10. salmons says :

    Yeah, I don’t blame you. I’m getting ready to be stop-lossed for another tour in Iraq in a few months. Nice, eh?

    More info to follow.

  11. salmons says :

    Fel: Nope, didn’t get that message. I guess I was after the first 250.

    But if you have a friend that’s not wanting to use his/hers, I’ll definitely put it to use!

  12. wilsonian says :

    Congrats! I guess all the time you spent waiting in lines finally paid off.

    As for the book… I think you’re going the wrong direction. You’re a fine writer. You should be shopping for an agent.

  13. salmons says :

    Wilsonian: You have any insight into that process, Wil? I am a total newb at the whole process, but am interested in learning how to publish a book–partly for personal reasons, but also because I’m curious.

    I’m not looking into this Blurb thing for mass-production. I see it as a design exercise (making the software system that limits me do more than it’s intended for) and a way to get it to close family and friends. I looked at a lot of the books in the Blurb gallery and shuddered, but got into the program itself and started tweaking things here and there.

  14. priya says :

    congratulations, Staff Sgt! About a potential book…I have a friend I can check with. She works with Mc-Graw Hill…they work on educational books, but she may know a resource if you’d like me to ask.

  15. Felyne says :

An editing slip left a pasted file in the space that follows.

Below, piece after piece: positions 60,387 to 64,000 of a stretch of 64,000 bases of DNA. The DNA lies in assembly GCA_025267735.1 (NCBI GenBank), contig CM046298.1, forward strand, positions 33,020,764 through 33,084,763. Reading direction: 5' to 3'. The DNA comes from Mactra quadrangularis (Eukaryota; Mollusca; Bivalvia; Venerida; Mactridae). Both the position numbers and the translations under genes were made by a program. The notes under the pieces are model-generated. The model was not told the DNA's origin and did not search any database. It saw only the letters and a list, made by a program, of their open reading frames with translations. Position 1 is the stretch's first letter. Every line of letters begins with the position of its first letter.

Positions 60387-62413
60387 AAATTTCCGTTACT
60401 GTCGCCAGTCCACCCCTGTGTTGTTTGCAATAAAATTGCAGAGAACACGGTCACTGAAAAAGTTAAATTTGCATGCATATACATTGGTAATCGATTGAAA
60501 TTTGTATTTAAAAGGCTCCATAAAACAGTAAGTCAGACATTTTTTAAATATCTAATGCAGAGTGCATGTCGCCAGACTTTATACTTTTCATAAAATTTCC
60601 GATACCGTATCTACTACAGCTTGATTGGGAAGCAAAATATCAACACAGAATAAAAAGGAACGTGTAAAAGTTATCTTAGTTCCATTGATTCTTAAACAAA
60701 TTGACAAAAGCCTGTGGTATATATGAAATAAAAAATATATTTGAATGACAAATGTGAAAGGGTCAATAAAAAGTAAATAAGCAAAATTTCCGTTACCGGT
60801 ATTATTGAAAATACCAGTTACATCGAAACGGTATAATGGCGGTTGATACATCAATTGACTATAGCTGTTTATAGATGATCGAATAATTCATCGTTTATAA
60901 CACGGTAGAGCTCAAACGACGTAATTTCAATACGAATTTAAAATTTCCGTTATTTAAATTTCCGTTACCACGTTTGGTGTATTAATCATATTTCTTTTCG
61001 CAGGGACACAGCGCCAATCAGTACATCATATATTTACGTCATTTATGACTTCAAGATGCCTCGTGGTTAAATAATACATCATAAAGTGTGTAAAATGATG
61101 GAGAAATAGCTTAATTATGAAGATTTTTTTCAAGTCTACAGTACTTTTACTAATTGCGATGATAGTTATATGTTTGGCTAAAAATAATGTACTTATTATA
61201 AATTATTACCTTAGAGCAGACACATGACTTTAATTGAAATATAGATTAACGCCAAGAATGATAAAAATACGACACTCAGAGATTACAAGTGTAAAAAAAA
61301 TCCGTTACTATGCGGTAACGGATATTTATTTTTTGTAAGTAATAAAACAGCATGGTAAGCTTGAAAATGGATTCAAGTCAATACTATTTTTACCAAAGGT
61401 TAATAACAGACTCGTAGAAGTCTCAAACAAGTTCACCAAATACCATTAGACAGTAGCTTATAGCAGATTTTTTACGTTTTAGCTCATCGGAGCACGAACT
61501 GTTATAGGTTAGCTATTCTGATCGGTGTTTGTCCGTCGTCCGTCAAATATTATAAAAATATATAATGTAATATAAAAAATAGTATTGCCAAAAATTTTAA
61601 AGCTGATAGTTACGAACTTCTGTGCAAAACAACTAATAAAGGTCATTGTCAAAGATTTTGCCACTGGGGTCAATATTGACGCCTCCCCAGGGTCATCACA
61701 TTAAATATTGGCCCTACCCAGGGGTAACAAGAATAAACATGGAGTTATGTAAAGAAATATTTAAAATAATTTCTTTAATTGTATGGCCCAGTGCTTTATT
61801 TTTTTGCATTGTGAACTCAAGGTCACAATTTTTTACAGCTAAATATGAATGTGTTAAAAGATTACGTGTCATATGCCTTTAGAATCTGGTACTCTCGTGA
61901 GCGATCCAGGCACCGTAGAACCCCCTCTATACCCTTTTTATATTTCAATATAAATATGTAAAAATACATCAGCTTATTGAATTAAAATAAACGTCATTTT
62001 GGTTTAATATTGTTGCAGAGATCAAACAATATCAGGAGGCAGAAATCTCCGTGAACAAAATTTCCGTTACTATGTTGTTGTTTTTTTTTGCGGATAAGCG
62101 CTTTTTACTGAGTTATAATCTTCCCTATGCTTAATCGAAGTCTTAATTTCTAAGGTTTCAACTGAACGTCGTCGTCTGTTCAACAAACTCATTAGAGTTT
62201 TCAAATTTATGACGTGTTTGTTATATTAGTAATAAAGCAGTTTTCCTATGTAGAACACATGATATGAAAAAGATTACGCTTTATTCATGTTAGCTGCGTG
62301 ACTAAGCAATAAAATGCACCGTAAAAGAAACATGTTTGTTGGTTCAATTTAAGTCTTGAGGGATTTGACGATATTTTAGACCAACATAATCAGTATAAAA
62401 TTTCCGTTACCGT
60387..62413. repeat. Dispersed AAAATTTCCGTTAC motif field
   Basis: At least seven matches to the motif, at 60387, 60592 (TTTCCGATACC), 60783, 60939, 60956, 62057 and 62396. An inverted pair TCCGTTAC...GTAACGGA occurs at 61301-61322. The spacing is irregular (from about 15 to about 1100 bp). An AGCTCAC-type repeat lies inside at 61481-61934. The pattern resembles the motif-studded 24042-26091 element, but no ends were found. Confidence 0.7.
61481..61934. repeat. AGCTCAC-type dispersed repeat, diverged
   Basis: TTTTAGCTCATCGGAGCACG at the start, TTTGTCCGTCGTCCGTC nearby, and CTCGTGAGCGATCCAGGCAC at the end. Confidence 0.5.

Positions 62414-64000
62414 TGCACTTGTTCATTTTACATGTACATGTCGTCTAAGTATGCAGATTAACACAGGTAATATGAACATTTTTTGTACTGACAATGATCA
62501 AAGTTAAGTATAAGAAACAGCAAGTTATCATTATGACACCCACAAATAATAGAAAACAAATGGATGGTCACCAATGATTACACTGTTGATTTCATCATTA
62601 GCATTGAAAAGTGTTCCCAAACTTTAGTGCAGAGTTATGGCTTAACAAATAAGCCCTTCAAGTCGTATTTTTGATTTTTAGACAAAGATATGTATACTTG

Ahh. I will repetitvely bludgeon my friend with an overly heavy and blunt instrument until they succumb.

    Let me get it for you….

  16. salmons says :

    Priya: Sure, that would be great. I do eventually want to get into writing fiction, and if there’s enough interest, I’d hack through some of these entries to make them publishable.

    Fel: No rush πŸ˜‰ I’m still bogged down in school work.

  17. wilsonian says :

    Salmons, I don’t have any experience. But a blogger pal at So I Go Now published last year. He’s in Indiana, but used a publisher in Vancouver, BC. Another blogger buddy at Daily Life at the Homeless Shelter is just in the midst of the process. I think he’s self-publishing, using Lulu.

    Whichever route you go, put me down for a few copies. I’m completely serious about the quality of your writing.

  18. salmons says :

    Wil: Well thanks, brother! I do much appreciate it! I have a ways to go–always looking back and wanting to edit and move stuff around. Still, I’m glad other people can get some enjoyment out of the order of symbols I put on paper.

  19. wilsonian says :

    Sister, actually.
    And you’re welcome. πŸ™‚

  20. salmons says :

    Wil: Oh, whoops! Saw the “Wilson” and thought it was a first-name thing πŸ˜‰